In Goleman’s (2006) explanation of social competence, he explores the concept of empathy as empathy is a key component to our ability to connect with others in a social situation. Empathy is a vital ingredient in how effective Conflict Management and Dispute Resolution processes are and in essence, is the ‘deal breaker’ when it comes to working out problems for viable solutions.
To further explain empathy, Goleman (2006) categorizes the elements of empathy, as demonstrated through the actions of individuals with a high SQ, in the following:
The following video by Daniel Golemen (2006) provides an explanation of Social Intelligence:
A definition of conflict in the realm of both emotional and social intelligence is that conflict is the interaction of interdependent people who perceive incompatibility and the possibility of interference from others because of this incompatibility.
The three key elements are:
incentives for cooperation with ‘interdependence’
With the interaction, conflicts are constituted and sustained by the behaviours of the parties involved and their reactions to one another and are based on both verbal and non-verbal interaction.
People in conflict generally perceive incompatibility with others and this incompatibility may prompt others to interfere with their own desires, goals, personal comforts or communication preferences. The key word here is ‘perceive’ because, regardless of whether or not incompatibility actually exists, if the parties believe incompatibility exists, then conditions are ripe for conflict.
Communication problems can be an important source of incompatibility among people and groups/ teams and conflict can result from misunderstandings that occur when people have different communication styles. Communication about expectations of individuals, groups or teams and roles and level of engagement can also stimulate undercurrents of conflict.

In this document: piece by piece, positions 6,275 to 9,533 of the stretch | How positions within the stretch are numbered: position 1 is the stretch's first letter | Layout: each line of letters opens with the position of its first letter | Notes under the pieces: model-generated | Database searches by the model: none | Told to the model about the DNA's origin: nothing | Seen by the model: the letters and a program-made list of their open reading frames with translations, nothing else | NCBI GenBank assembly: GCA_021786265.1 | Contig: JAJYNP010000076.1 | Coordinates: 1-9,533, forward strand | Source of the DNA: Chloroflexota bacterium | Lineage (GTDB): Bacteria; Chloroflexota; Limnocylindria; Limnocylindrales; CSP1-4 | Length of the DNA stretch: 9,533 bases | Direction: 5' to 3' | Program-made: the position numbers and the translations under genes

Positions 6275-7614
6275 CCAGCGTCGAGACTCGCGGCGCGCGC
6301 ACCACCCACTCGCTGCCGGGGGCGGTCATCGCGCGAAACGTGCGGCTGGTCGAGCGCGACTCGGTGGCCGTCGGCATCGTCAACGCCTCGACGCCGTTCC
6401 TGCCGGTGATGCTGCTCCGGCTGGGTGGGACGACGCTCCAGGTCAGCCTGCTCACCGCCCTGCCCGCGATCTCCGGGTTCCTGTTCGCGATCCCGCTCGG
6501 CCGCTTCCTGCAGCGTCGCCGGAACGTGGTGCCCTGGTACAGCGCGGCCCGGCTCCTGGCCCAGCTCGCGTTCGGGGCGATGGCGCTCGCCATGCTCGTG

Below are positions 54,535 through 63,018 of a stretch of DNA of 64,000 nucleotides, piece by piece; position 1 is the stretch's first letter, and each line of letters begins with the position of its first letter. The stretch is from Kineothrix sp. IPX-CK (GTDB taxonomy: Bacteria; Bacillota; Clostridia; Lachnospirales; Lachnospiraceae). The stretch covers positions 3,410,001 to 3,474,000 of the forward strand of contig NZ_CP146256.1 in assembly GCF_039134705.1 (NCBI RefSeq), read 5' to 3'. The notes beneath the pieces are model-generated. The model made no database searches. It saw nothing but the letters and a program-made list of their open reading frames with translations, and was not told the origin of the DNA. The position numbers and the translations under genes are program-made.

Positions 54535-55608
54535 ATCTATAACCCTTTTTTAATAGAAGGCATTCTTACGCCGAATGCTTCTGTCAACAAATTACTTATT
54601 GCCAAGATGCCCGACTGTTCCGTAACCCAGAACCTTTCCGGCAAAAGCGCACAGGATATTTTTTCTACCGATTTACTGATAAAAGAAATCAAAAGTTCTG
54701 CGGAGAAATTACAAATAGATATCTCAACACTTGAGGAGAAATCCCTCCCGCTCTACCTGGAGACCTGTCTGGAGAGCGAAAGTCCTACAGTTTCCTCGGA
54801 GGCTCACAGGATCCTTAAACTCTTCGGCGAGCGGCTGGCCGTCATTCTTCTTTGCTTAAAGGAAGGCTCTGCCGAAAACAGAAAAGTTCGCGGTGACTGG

It is interesting because a common concept that is overlooked in social situations is that conflict interaction is coloured by the interdependence of the parties. Interdependence determines parties’ incentives in the conflict because there is an incentive to cooperate when the parties perceive that gains by one will promote gains by the other or losses for one party will result in corresponding losses for the other.
There is an incentive to compete when parties believe that one’s gain will be the other’s loss and in most situations, there is a mixture of incentives to cooperate and to compete.
It is important to note that the greater the interdependence among people, the more significant the consequences of their behaviours are for each other and when parties are interdependent, they can potentially aid or interfere with each other.
Parties know about their respective abilities to cooperate or to complete, and their interpretations of each others’ communication and actions shape how the conflict develops.
In some situations, one party may believe that having his or her point accepted is more important, at least for the moment, than proposing a mutually beneficial outcome. This can be a demonstrated form of competition among teams and groups.
We have developed the idea that conflicts are best understood if we view them as a form of interaction. During an interaction, there are a number of complex processes that occur simultaneously.
For this purpose, it is important to focus on:
In differentiation, parties raise the conflict issues and spend sufficient time and energy clarifying positions, pursuing the reasons behind those positions and acknowledging the severity of their differences. Escalation occurs in differentiation and conflicts often manifest themselves into disputes.
Differentiation phases of conflicts are often difficult because of the seemingly unbridgeable differences that emerge and the intense negative feelings that often accompany them.
The combination of hostility and irreconcilable positions may lead to behaviour that spurs uncontrolled, hostile escalation into a destructive conflict. Sometimes this has not yet emerged because parties believe they are better off to ‘sit on’ and suppress the conflict, which then festers and undermines their relationship.